OnePlus takes a peculiar approach to announcing new smartphones. Most companies tend to wait until their scheduled press conferences before they start sharing details about a phone. This makes sense, of course, because it allows them to tell the exact story they want to tell. Instead, OnePlus chose to reveal its new OnePlus 6 flagship phone in bits and pieces, offering up information about the handset’s specs, performance, and design long before company executives took the stage last week to announce the device. It’s a peculiar strategy to say the least. One of the reasons most consumer tech companies hate leaks is because they can mischaracterize things because they never paint a complete picture. Yet OnePlus seems to embrace the idea of handing out information piecemeal — it even gave one blog an interview more than a month ahead of the OnePlus 6’s unveiling that focused solely on the phone’s notch, offering no other details.
Of course, none of that takes away from the phone itself, and the OnePlus 6 is quite an impressive phone. It offers a fresh design that offers a new take on a very familiar look, slick software that stays true to Google’s Android vision while still adding some useful and unique features on top, and impressive power that gives the phone blistering speed. There’s a whole lot to like about the new OnePlus 6, but there are also some things people might find annoying. In this review, I’ll dive into all that and more.
6 things I like about the OnePlus 6
I’ll start out with the most important subject, which is obviously performance. Android smartphones are quite similar where features are concerned, and almost every phone out there looks like an iPhone X right now, so performance is one of the best ways to differentiate between devices.
Well, if it’s performance you’re after you’ve come to the right place.
The new OnePlus 6 is a beast on paper and it delivers in real life as well. It’s powered by an octa-core Qualcomm Snapdragon 845 chipset that combines four low-energy cores for light duty with four 2.8GHz cores for heavy lifting. The Adreno 630 GPU handles graphics and either 6GB or 8GB of LPDDR4X RAM keeps things running smoothly.
The OnePlus 6 handset I was given to review has 8GB of RAM and 128GB of UFS 2.1 2-LANE storage. There’s a more expensive model with 256GB of storage available, but both should offer comparable performance. What kind of performance are we talking about here? First, let’s take a look at some numbers.
I ran the latest AnTuTu test a few times on the OnePlus 6 and saw an average score of 269556. In case you’re wondering, yes, that is indeed the highest total score of any currently available smartphone. The previous leader was Samsung’s Galaxy S9+ with a score of 264638, and you can check out AnTuTu’s complete rankings on the company’s site.
Moving along to GeekBench4, we’ve got another impressive showing. The OnePlus 6’s single-core score of 2474 wasn’t quite high enough to displace the Exynos-powered Galaxy S9 and Galaxy S9+ atop the GeekBench Android rankings, but the phone’s multi-core score of 9082 is the highest score any Android phone has managed. The only smartphones in the world that can beat the OnePlus 6’s GeekBench scores are Apple’s three most recent iPhone models.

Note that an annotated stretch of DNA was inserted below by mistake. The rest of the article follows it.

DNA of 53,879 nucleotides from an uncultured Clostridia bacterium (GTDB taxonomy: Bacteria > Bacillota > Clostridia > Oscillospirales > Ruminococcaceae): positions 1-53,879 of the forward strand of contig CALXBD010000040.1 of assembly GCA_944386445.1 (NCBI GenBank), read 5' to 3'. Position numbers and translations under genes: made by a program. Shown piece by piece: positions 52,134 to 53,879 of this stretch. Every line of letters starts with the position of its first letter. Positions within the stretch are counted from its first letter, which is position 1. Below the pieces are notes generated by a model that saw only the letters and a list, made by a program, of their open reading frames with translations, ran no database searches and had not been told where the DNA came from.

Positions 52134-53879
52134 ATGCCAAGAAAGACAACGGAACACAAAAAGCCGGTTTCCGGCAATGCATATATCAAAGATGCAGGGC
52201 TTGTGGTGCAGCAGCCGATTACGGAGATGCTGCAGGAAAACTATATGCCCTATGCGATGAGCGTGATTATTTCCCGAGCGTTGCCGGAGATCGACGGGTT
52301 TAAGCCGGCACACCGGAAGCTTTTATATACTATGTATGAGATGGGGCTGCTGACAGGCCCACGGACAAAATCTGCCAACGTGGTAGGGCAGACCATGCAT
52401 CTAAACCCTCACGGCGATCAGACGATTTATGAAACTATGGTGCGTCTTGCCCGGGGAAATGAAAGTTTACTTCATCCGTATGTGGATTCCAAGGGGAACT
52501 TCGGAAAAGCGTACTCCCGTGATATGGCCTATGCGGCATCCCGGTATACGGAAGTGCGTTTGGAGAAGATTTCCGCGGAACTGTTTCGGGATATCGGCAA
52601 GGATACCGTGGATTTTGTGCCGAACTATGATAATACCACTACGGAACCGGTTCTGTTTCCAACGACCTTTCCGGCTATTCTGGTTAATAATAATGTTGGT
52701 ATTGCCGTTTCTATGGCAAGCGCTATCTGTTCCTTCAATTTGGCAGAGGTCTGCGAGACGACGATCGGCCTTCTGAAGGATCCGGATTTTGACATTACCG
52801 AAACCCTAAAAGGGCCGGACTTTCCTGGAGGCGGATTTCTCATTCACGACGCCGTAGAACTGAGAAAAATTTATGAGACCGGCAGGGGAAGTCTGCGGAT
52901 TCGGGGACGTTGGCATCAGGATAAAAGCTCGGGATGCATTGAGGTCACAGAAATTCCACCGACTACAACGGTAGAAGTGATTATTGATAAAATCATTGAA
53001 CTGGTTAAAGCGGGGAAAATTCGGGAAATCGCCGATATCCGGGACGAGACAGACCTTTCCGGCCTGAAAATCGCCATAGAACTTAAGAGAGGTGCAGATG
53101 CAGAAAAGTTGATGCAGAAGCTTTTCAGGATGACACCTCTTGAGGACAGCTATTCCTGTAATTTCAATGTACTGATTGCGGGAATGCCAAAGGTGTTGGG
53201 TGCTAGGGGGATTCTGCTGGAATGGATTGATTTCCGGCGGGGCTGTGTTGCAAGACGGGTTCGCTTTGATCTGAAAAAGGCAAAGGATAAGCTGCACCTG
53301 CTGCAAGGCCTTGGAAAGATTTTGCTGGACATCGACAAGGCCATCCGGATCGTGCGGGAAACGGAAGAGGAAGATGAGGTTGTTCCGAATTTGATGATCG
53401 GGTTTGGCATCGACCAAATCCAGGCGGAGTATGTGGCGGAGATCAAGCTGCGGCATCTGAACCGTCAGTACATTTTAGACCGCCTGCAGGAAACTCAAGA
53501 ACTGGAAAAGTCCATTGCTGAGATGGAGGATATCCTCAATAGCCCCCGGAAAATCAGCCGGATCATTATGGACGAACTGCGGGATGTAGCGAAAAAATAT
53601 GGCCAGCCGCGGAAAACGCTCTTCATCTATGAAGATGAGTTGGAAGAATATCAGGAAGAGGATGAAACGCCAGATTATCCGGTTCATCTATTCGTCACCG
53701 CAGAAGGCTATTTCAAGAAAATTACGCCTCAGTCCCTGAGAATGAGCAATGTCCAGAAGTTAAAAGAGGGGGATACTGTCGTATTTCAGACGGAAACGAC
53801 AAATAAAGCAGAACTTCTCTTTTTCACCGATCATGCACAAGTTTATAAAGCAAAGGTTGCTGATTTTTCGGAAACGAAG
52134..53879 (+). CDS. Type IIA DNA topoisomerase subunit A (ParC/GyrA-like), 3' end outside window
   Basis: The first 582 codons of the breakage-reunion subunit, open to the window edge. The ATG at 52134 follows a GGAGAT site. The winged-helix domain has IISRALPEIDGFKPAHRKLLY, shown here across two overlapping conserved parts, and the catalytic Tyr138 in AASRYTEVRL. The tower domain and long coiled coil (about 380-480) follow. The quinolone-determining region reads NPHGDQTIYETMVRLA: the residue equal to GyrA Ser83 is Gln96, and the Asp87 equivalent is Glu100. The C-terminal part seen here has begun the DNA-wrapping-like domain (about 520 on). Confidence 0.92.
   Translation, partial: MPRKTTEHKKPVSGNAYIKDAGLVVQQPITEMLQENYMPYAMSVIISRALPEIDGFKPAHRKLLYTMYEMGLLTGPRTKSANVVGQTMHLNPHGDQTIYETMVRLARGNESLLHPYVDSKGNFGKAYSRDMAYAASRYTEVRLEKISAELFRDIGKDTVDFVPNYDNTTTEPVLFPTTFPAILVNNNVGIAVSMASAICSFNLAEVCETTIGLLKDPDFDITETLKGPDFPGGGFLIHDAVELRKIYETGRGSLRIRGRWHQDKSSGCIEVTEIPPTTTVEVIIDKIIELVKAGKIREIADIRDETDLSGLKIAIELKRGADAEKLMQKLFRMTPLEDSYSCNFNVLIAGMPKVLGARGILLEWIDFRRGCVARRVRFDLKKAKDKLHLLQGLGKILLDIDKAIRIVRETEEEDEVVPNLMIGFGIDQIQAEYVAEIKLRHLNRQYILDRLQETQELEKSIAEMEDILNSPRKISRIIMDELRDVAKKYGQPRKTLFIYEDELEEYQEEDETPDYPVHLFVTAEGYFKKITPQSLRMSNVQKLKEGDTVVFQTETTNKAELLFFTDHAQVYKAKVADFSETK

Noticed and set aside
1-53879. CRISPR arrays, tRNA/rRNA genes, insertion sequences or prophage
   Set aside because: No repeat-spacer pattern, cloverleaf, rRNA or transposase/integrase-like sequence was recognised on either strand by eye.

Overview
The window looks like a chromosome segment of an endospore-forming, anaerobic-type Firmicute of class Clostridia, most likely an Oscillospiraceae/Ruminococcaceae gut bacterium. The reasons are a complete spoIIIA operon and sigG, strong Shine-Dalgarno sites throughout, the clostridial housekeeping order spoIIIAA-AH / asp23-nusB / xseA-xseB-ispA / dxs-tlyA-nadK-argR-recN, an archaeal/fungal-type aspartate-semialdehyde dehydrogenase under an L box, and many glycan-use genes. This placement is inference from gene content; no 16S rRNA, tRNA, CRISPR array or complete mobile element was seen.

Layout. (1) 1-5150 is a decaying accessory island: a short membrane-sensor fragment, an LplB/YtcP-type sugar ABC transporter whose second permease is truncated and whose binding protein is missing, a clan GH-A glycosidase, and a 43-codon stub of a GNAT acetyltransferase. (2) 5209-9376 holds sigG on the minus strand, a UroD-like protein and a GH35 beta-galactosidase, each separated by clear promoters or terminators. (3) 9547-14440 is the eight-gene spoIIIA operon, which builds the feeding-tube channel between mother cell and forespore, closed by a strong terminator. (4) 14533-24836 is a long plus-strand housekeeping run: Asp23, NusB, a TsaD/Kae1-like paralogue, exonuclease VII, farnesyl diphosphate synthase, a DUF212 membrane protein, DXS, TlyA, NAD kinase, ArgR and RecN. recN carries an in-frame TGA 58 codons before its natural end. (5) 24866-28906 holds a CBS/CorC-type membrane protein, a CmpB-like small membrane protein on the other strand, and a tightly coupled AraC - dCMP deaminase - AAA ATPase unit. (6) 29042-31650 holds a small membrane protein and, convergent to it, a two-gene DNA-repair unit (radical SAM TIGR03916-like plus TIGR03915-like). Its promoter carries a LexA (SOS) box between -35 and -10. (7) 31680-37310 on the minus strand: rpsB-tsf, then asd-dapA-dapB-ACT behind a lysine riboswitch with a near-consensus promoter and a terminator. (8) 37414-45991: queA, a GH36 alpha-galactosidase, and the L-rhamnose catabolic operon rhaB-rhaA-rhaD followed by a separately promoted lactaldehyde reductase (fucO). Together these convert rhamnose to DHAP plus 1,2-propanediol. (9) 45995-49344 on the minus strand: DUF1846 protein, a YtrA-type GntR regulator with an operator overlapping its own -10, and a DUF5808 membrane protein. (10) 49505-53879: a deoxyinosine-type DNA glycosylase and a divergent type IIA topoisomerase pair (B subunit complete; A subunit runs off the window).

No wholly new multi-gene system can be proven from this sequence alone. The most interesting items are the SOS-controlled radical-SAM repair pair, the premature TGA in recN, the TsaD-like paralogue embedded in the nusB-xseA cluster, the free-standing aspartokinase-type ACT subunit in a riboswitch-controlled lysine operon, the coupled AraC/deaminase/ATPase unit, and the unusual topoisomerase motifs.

That’s all well and good, but what does it mean for real-life usage? It means the OnePlus 6 is really, really fast.
In my testing, nothing I did was able to trip up the phone at all. From multitasking and streaming music to watching videos and flipping between all my open apps, the OnePlus 6 took it all with stride. It’s the fastest and smoothest Android phone I’ve tested, hands down.
The screen on a smartphone is as important as performance. To some people it’s even more important. After all, a user stares at the phone’s display constantly while doing just about anything with the device, short of things like making phone calls and listening to music. The smartphone display is a doorway to the user’s digital world, and OnePlus delivers once again in this crucial area.
The OnePlus 6 features a 6.28-inch AMOLED screen that displays vivid colors, deep blacks, impressive contrast, and terrific brightness. Some will scoff at the screen’s 1080p resolution, but that’s just silly. Higher-resolution screens might offer a significantly better viewing experience under a microscope, but to the human eye the difference is negligible on a display so small.
If you’re talking about TVs where pixels are spread out across several feet, yes, 4K is in a whole different league compared to 1080p. On a smartphone, not so much. Remember, even the stunning 2K displays on Samsung’s latest phones default to 1080p out of the box, and most users don’t even realize it. Higher resolutions on smartphones are great for VR applications but most people won’t notice a difference anywhere else.
The cameras on recent OnePlus phones have been pretty good, but “pretty good” simply isn’t good enough when the camera is one of the most important things about the smartphone experience.
Smartphones aren’t just the go-to camera for most people these days, they’re the only cameras people own. Why bother with a dedicated point and shoot camera when you already have a camera that’s just as good in your pocket? Professional photographers obviously have a need for dedicated cameras and hobbyists who require decent optical zoom do as well. Just about everyone else uses his or her smartphone to capture images and videos.